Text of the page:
• At the end of every valuation date the fair value of the bond is ascertained and the bonds are mark-to-market. This process is known as “portfolio valuation.” The market rate at the end of the period is determined from the primary stock exchange where the bonds are traded. If there is an increase in the market rate over and above the purchase rate then such an increase is recognized as an unrealized gain and the corresponding amount is shown in the MTM—Bonds—FVPL (Asset/Liability) account.
• Interest accrues on the bond on a daily basis even though it is paid periodically, as per the terms of the bond usually on a semiannual basis. Hence, when the bond is sold, the investor actually should get not merely the value of the bond but also the interest element from the previous coupon date until the date of settlement of the trade.
• The profit or loss on liquidation of the bonds is ascertained by deducting the cost of sales from the net sale consideration. Cost of sales is arrived at by following FIFO, LIFO or the weighted average method.
• Certain debt instruments have a call provision which grants the issuer an option to retire all or part of the issue prior to the maturity date as mentioned in the document, even though most of the new bond issues usually have some restrictions against certain types of early redemption.
• Functional is the currency of the primary economic environment in which the entity operates. All other currencies other than the functional currency are known as foreign currencies for the entity. Presentation currency is the currency in which the financial statements are presented to the investors. The entity is free to choose any currency as its presentation currency.
• A foreign currency transaction is a transaction that is denominated in a currency other than the entity’s functional currency or requires settlement in a foreign currency. “Denominated” means that the balance is fixed in terms of the number of units of a foreign currency regardless of changes in the exchange rate.
• An entity must convert foreign currency items into its functional currency for recording in its book of accounts. On initial recognition foreign currency transactions are recorded in the functional currency by applying to the foreign currency amount the spot exchange rate between the functional currency and the foreign currency at the date of the transaction.
• Under the relevant accounting standards foreign currency monetary items are treated differently from foreign currency non-monetary items during subsequent recognition of those items on any valuation date. The essential feature of a monetary item is the right to receive or an obligation to deliver a fixed or determinable amount of units of currency.
• When an asset is non-monetary and is measured in a foreign currency, the carrying amount is determined by comparing the cost or carrying amount, as appropriate, translated at the exchange rate at the date when that amount was determined (i.e., the rate at the date of the transaction for an item measured in terms of historical cost); and the net realizable value or recoverable amount, as appropriate, translated at the exchange rate at the date when that value was determined (e.g., the closing rate at the end of the valuation date). The effect of this comparison may be that an impairment loss is recognized in the foreign currency but would not be recognized in the functional currency, or vice versa.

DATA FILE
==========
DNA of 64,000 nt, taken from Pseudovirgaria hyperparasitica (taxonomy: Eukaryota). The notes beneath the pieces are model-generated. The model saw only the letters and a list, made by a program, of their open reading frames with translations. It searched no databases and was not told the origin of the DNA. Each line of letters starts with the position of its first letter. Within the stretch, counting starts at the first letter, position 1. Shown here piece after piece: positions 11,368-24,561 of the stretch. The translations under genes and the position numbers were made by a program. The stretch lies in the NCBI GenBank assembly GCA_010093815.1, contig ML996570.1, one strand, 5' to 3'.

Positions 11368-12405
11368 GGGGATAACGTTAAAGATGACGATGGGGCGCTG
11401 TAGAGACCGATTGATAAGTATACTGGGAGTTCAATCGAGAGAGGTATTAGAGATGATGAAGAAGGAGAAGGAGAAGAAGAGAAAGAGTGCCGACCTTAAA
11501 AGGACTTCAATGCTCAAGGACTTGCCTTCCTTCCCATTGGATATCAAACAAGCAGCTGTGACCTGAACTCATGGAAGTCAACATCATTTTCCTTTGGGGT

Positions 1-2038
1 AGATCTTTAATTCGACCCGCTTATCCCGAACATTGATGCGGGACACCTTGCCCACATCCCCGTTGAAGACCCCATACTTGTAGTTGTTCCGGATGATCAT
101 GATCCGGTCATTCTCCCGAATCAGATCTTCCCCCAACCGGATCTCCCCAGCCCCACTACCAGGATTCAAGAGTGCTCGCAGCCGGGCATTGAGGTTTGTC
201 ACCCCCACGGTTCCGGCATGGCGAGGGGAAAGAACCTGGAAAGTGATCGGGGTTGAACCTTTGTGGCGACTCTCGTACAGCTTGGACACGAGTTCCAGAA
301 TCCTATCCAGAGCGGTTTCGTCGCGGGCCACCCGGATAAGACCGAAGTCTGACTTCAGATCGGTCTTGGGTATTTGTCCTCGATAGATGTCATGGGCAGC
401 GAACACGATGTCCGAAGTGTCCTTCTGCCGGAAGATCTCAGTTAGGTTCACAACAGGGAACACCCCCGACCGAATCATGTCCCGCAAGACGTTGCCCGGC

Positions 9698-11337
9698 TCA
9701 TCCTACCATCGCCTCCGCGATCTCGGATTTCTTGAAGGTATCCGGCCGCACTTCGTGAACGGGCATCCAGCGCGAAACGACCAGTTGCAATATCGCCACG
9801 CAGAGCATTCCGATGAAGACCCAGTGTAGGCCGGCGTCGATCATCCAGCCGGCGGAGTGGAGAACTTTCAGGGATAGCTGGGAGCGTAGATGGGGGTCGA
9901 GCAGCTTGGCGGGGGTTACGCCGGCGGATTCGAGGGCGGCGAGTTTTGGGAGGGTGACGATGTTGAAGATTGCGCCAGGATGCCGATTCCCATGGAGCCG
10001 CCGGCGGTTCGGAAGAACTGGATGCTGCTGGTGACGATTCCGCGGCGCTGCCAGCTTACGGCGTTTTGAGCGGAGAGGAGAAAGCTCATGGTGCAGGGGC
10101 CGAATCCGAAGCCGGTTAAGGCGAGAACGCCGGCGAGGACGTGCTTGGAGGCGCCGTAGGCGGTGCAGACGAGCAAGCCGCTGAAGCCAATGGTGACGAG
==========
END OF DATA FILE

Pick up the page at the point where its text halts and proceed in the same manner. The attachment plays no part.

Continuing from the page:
• Exchange differences arise from the settlement of monetary items at a subsequent date to initial recognition, and re-measuring an entity’s monetary items at rates different from those at which they were initially recorded (either during the valuation date or at the previous valuation dates). Such exchange differences must be recognized as income or expenses in the period in which they arise.
• When a gain or loss on a non-monetary item is recognized in profit or loss, any exchange component of that gain or loss is also recognized in profit or loss. When a gain or loss on a non-monetary item is recognized directly in other comprehensive income, any exchange component of that gain or loss is recognized directly in other comprehensive income.
• For every transaction denominated and recorded in a foreign currency, a corresponding journal entry is recorded and accounted for in its functional currency, based on the foreign exchange rate on the date on which such a transaction is recognized. This process is known as FX revaluation.
• FX translation is required to be performed by the investor to adjust the FX rate differential between the transaction date and the valuation date in respect of all assets and liabilities, which can either be monetary items or non-monetary items.
• When an entity trades in foreign currency (i.e., where the trade currency is different from the functional currency), then the total unrealized gain or loss consists of two components—capital gain and currency gain.
The Government of India named Sri T.N. Manoharan the first accountancy professional from Tamil Nadu to be conferred with the Padma Shri award. Manoharan is based out of Chennai, India and was recently appointed as a board member of the scam-hit Satyam Computer Services and later made as its chairman before the company was taken over by the Mahindra group. He is a distinguished professional and has several acheivements to his credit. Son of T.L. Narayana Chowdhry, a 93-year-old a freedom fighter, Manoharan, 52, is a partner in Manoharan Chowdhry Associates. He is also the past president of the Institute of Chartered Accountants of India (ICAI).